The scope of child pornography laws in the United States has become ridiculous. Prosecutors have used the laws to label young adults as "sex offenders" because they send naked pictures of themselves to significant others.
As the New York Times breaks it down, there are two main categories of sexually explicit picture messages. (Aside: no, I will not call it 'sexting.' Partially because that word is ridiculous, and partially because it is impossible, by definition, to have a sexually explicit picture in a text message.)
There are two basic scenarios. In one, a teenager shares a nude picture, usually with a romantic partner. In the other, a partner, or more commonly an ex-partner, distributes the image.I would rework it into the following categories:
- A person voluntarily sends (or has someone else send) a sexually explicit picture of him or herself to others.
- A person sends a sexually explicit picture of someone else without that person's permission.
If, however, the picture is distributed without the consent of the person in the photo, a crime has been committed and a victim created. However, I see little reason to differentiate between the picture of a teen and the picture of an adult, other than treating age as an aggravating factor that could increase the possible sentence. The crime is sending a naked picture of another person without their permission, not that that person is a young adult below the age of majority.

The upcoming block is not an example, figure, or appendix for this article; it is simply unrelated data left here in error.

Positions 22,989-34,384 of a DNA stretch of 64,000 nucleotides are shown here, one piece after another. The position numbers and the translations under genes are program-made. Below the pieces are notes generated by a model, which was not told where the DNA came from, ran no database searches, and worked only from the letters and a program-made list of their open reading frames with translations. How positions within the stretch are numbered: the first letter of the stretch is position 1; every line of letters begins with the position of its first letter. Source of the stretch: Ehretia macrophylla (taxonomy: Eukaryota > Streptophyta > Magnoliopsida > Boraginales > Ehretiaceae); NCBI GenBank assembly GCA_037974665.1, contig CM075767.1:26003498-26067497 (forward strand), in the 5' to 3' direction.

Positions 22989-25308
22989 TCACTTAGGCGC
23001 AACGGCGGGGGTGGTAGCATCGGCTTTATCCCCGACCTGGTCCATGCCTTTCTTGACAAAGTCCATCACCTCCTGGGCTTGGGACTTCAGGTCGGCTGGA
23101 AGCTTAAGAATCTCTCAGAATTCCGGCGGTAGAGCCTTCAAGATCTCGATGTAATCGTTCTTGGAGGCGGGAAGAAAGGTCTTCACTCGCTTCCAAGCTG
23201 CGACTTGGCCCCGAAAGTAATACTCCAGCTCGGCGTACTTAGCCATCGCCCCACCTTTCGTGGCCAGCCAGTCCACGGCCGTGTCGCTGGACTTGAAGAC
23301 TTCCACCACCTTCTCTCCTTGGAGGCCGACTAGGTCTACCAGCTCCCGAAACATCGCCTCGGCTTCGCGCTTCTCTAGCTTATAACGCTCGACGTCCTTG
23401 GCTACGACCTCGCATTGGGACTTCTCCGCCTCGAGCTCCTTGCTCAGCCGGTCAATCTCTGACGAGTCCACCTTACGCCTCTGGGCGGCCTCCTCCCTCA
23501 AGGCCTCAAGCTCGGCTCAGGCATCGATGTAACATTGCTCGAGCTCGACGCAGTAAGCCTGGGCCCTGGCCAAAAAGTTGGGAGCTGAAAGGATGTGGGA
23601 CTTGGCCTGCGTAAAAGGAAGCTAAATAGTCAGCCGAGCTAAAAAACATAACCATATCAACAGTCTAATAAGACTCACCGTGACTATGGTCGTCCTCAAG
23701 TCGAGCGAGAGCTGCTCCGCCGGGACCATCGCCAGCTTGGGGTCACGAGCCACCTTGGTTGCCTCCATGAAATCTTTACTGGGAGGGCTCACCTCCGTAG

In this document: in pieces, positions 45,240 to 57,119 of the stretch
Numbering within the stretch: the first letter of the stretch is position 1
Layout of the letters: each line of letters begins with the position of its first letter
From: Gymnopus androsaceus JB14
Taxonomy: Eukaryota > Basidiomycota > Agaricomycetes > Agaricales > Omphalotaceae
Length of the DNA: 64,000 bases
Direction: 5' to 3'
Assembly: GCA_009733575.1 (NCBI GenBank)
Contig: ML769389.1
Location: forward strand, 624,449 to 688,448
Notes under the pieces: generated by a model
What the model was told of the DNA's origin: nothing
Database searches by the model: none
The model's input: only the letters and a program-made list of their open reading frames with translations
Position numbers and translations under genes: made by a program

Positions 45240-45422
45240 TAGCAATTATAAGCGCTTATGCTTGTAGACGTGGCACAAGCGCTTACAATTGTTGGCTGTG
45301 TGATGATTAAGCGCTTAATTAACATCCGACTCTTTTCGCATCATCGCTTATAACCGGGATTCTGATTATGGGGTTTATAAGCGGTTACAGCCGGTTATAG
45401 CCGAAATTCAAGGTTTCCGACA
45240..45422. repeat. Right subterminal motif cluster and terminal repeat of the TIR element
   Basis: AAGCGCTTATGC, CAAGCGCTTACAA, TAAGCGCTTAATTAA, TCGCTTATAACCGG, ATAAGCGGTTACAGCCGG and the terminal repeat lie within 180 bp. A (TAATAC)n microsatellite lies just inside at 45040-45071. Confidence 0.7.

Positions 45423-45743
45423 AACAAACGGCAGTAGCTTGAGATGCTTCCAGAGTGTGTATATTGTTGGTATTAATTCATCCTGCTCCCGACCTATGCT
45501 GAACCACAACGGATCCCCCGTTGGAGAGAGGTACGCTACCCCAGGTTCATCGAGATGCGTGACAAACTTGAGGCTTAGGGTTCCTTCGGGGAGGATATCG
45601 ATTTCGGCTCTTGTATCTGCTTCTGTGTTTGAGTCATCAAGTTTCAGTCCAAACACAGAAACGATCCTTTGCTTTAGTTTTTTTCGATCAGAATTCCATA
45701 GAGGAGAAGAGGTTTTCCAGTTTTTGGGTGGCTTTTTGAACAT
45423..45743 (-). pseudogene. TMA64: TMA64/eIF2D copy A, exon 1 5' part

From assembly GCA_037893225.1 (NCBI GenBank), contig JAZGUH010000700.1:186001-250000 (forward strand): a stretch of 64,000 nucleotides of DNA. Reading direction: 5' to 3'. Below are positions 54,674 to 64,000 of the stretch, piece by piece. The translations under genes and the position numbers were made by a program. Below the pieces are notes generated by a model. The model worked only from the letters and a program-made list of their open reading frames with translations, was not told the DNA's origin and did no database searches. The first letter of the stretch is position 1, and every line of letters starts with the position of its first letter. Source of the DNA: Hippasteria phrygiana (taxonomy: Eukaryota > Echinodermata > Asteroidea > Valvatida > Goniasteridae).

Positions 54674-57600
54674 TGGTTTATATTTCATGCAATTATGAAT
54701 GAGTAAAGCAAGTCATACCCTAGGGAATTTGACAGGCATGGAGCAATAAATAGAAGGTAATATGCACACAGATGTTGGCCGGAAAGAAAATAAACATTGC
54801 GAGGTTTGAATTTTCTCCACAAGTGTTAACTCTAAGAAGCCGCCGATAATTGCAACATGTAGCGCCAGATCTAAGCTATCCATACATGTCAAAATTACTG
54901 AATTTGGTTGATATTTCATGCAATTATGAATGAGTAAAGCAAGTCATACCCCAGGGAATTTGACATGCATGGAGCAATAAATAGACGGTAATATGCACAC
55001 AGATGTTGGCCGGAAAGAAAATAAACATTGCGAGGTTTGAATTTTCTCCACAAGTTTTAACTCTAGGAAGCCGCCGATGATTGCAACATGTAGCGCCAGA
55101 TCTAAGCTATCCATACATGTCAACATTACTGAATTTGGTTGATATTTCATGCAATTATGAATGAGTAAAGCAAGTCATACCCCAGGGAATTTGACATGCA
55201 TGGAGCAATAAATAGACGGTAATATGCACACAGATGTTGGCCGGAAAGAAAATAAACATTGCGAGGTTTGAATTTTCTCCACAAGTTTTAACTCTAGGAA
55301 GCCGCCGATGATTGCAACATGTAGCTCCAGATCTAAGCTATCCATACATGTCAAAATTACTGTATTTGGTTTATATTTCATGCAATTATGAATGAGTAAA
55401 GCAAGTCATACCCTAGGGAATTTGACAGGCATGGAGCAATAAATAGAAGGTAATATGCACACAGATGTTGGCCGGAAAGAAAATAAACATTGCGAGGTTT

Some people may argue that the consent rule will still expose young adults to exploitation by older people. The mental power that the older person has over the younger may remove the younger's ability to consent properly. If that happened, though, it wouldn't fall under the proposed consent exception, since the victim cannot be considered to have properly given consent.
The idea of "ages of consent" (both for sexually explicit images and sexual intercourse itself) is an admirable one, in that we (society, that is) wouldn't want to make prosecutors work hard to convict people. They do enough for us already, and it's clearly easier to just have a magic age than to ask prosecutors and juries to actually think and find that distinction between a couple on either side of that magic age, and an authority figure using his or her power to remove the younger person's ability to make informed consent.
A one-size-fits-all criminal justice system costs less. But can we really say that it is more "efficient" when it leads to so many ridiculous miscarriages of justice?